Kavous Seyed-Emami is Assistant Professor of Political Sociology at Imam Sadiq University in Tehran. He received his PhD in Sociology from the University of Oregon, Eugene. He has previously worked in an interdisciplinary programme in development studies leading to a MA degree in International Relations from Ohio University, Athens, Ohio. His current research interests include political participation, politics of identity, and political communications. He has carried out research projects on political participation, politics and mass media and written articles on such topics as ethnic groups and ethnonationalism, political sociology, sociology of religion, and research methods, and has translated books on propaganda, social change, politics of identity, and mass media research. He is currently working on a book entitled Political Science Research Methods. Prior to his current position at the Political Science Department of Imam Sadiq University, he worked as a Social Science Director at the Iranian National Commission for UNESCO and as an instructor of sociology at Ahvaz University in Iran. He has also been affiliated with Bazaar Negar Market Research Consultants and Pooya Negar Management and Market Development Consultants in Tehran as coordinator of research projects and academic consultant. His publications include: Eslam dar Orupa: Siyasatha-ye din va ommat (2001); 'Kargardanan-e Bush cheguneh miandishand?' in Danesh-e Siyasi (2005); Sanjesh-e ashkal va sotuh-e mosharekat-e siyasi-ye javanan (2005); with Farhad Atai Nahve-ye estefade-ye daneshjuyan az resanehha bara-ye daryaft-e akhbar-e siyasi (2005); 'Khoshunat va hoviyatsazi' in M. Safiri ed. Kalbodshekafi-ye khoshunat (2000); 'Yekparchegi-ye melli va roshd-e hoviyatha-ye qowmi' in Faslnameh-ye Motale'at-e Rahbordi (1998); 'Melligerai-ye qowmi: dar jostoju-ye dark-e bishtar' in Faslname-ye Motale'at-e Khavar-e Miyaneh (1997); 'Farhang va yekparchegi-ye javame'-e melli' (1995).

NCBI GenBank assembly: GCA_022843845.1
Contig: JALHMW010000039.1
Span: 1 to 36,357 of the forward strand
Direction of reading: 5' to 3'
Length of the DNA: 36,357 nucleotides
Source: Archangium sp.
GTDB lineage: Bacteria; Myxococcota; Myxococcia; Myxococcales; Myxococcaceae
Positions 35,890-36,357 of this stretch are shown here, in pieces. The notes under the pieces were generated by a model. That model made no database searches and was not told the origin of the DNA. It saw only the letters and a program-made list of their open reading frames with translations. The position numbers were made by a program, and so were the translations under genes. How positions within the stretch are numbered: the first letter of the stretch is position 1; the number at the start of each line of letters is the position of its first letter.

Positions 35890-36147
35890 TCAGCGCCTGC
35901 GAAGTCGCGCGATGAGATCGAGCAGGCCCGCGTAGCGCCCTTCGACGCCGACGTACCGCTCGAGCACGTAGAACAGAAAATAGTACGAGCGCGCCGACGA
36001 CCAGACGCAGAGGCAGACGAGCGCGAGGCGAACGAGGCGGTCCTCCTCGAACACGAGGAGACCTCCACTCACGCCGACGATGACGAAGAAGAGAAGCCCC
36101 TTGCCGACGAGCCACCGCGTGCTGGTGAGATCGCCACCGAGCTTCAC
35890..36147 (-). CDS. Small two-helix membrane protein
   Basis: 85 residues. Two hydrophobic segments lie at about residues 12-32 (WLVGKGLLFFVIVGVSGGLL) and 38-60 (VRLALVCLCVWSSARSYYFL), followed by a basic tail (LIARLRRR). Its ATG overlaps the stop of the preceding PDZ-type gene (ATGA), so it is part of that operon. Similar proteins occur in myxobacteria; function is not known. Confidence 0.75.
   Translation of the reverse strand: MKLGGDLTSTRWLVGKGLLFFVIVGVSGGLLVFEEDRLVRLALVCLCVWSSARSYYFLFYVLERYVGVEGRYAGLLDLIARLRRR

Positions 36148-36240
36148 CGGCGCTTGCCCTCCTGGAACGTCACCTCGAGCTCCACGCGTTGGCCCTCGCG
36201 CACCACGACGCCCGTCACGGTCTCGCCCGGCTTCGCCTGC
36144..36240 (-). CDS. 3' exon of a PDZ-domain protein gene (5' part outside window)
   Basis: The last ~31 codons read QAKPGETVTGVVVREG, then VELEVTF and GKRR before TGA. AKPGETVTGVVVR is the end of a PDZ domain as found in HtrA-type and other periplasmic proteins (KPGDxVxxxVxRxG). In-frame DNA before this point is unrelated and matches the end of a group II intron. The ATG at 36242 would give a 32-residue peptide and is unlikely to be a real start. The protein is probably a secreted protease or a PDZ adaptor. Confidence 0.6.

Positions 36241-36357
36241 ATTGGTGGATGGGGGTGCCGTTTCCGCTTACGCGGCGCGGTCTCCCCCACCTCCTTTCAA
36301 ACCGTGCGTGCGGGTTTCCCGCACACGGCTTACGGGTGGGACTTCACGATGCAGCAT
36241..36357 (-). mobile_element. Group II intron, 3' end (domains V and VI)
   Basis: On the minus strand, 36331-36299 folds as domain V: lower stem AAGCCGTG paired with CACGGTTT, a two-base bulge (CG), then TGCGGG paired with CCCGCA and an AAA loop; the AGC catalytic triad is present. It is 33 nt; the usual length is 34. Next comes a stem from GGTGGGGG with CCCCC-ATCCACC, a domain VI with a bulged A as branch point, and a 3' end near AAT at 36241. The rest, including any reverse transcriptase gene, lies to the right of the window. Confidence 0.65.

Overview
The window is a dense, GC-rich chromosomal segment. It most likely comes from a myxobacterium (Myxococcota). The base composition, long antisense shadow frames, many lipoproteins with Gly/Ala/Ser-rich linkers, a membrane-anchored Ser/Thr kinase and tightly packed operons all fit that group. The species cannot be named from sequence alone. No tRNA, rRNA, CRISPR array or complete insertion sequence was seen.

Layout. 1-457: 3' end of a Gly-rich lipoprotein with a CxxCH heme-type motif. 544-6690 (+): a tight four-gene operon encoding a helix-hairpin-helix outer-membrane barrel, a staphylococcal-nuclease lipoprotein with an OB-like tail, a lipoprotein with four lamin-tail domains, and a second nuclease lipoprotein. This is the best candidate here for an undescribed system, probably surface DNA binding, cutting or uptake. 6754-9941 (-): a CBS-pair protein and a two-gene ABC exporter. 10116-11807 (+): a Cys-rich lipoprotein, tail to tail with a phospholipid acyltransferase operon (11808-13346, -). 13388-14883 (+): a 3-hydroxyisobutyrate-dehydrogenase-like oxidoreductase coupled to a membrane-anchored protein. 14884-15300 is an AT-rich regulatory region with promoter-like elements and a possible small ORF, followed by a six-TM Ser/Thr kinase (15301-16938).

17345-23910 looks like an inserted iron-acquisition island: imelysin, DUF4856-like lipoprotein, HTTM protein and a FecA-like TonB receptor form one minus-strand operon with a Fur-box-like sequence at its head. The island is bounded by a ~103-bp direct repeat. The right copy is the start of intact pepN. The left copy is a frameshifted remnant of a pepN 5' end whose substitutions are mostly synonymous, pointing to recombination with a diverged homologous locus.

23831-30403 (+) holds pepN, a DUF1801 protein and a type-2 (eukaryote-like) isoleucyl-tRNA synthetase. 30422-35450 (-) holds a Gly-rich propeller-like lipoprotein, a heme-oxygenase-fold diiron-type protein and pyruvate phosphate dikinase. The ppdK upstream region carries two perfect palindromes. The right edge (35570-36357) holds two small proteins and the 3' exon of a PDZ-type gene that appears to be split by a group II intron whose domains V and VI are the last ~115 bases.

Farah Shadchehr is currently a PhD candidate at the Department of History at the Ohio State University. Since 1997 she has been teaching Persian language at the Department of Near Eastern Languages & Cultures of the same university. Her research interest (topic of dissertation) is about Abd al-Rahman-e Jami, the fifteenth-century Sufi/poet, known as the last great classical poet of the Persian language. She received her Master's degree from the Department of Near Eastern Languages and Cultures from Ohio State University in 2000. The title of her Master's thesis was 'Muhammad Taqi Bahar: A Poet or a Politician. A Critical Study of His Life and Poetry'. Currently she is working on 'Pahlavan Mahmud: A Poet or Pahlavan / Wrestling Champion' in Miras-e Maktub (forthcoming).